State formation and recognition in international law
Anthony Murphy () and
Vlad Stancescu ()
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Anthony Murphy: Ovidius University of Constanta, Romania
Vlad Stancescu: Ovidius University of Constanta, Romania
Juridical Tribune (Tribuna Juridica), 2017, vol. 7, issue 1, 6-14
The following study intends to analyse the evolution of theories regarding the recognition of states in international law. Whereas the Montevideo Criteria contains the legal requirements for statehood, recognition is largely dependent on the political will of the other states. The question faced by the contemporary international community is whether a state is held to recognise another if it meets the said requirements. While the Constitutive Theory insists that a state could only exist as an international legal person if it is recognised by previously-established states, the Declarative Theory rejects such a discretionary process. While the common practice among states was argued to be somewhere in the middle of these two theories, the declarative conception is much closer to the current model followed by the international community as it is also enshrined in the rules contained in the Montevideo Convention and reiterated by the Badinter Commission.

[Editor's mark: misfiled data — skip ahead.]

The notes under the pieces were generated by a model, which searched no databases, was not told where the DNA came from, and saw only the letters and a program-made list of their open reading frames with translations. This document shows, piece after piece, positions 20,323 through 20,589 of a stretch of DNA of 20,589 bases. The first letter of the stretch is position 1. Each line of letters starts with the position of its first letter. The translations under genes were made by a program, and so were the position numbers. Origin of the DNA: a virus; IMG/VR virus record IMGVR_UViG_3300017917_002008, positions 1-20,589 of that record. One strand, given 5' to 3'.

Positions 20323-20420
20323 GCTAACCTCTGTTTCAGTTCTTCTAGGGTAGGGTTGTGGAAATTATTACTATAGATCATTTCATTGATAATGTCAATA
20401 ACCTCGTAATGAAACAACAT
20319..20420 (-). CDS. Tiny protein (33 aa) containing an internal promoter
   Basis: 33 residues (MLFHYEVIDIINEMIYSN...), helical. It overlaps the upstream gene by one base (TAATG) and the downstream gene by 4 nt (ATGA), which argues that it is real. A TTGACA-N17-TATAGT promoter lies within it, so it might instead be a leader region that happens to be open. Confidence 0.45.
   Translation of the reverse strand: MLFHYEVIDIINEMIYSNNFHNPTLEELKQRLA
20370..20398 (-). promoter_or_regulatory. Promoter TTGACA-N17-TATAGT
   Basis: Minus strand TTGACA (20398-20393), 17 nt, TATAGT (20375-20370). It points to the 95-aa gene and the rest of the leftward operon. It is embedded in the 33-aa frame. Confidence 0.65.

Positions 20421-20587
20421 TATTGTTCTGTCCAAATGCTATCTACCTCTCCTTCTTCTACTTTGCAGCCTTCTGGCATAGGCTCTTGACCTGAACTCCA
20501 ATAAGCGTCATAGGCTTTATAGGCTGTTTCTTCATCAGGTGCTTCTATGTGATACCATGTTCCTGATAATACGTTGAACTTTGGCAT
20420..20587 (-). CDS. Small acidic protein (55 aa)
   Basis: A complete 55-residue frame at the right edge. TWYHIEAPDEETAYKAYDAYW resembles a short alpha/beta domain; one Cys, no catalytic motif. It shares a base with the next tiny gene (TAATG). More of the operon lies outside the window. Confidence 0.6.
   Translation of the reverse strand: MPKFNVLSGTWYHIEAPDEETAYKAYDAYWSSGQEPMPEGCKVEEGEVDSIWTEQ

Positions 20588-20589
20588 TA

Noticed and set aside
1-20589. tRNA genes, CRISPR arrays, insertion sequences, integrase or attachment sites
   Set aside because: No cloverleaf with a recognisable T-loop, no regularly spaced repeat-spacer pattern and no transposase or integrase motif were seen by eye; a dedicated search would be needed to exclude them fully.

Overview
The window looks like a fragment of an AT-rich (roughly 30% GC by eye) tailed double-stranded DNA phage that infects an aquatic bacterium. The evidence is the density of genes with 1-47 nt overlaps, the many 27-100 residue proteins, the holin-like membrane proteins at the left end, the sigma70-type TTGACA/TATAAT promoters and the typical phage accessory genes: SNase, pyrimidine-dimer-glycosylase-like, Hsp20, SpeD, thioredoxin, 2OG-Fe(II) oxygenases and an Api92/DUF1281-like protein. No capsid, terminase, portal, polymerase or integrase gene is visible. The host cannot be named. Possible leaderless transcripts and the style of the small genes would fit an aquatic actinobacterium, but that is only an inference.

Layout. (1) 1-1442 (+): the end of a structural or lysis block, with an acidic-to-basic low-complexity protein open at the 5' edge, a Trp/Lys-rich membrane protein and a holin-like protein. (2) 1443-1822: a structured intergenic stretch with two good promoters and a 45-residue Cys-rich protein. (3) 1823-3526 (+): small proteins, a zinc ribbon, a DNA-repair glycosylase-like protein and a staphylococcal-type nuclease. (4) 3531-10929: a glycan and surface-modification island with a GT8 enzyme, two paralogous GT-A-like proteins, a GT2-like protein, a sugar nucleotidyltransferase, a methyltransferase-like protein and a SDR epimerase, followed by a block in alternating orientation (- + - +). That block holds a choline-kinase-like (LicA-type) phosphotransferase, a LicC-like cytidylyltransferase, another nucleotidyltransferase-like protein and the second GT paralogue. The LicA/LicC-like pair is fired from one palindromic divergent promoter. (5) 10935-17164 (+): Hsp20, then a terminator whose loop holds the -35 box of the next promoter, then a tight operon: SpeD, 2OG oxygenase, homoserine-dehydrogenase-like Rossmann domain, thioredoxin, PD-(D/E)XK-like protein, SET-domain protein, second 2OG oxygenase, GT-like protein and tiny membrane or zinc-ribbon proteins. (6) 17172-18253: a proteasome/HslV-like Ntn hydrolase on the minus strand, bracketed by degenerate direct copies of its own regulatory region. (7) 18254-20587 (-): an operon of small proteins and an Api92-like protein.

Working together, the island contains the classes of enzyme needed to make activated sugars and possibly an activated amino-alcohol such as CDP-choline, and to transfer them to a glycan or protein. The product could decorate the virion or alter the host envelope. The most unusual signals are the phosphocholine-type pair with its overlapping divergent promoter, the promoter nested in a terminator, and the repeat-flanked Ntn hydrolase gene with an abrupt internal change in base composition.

Keywords: State recognition; Montevideo Convention; declarative theory; constitutive theory; international law. (search for similar items in EconPapers)
JEL-codes: K10 K33 K39 (search for similar items in EconPapers)
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Persistent link: https://EconPapers.repec.org/RePEc:asr:journl:v:7:y:2017:i:1:p:6-14
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